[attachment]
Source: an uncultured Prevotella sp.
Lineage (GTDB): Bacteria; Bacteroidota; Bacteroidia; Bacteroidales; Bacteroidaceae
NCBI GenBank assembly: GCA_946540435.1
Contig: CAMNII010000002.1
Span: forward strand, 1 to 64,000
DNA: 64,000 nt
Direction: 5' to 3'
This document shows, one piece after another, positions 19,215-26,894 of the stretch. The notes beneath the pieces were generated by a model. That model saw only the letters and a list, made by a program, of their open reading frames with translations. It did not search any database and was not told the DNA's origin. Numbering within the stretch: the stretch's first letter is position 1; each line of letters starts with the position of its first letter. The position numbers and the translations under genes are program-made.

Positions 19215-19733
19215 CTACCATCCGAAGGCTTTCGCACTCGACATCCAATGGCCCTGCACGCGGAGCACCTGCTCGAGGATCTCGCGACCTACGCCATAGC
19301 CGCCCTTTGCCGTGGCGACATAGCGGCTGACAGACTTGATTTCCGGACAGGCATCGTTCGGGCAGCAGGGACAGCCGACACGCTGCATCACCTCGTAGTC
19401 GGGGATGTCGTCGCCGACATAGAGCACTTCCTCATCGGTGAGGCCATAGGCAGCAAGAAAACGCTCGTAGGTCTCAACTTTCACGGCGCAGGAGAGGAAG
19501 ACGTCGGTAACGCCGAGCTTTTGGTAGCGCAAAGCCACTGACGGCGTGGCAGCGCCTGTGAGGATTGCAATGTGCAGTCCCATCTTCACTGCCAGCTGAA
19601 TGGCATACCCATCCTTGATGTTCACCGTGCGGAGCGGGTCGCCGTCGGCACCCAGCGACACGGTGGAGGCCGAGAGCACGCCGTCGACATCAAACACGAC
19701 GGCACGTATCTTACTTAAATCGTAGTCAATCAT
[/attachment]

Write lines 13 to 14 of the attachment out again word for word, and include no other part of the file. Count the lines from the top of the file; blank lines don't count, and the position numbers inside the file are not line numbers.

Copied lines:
19501 ACGTCGGTAACGCCGAGCTTTTGGTAGCGCAAAGCCACTGACGGCGTGGCAGCGCCTGTGAGGATTGCAATGTGCAGTCCCATCTTCACTGCCAGCTGAA
19601 TGGCATACCCATCCTTGATGTTCACCGTGCGGAGCGGGTCGCCGTCGGCACCCAGCGACACGGTGGAGGCCGAGAGCACGCCGTCGACATCAAACACGAC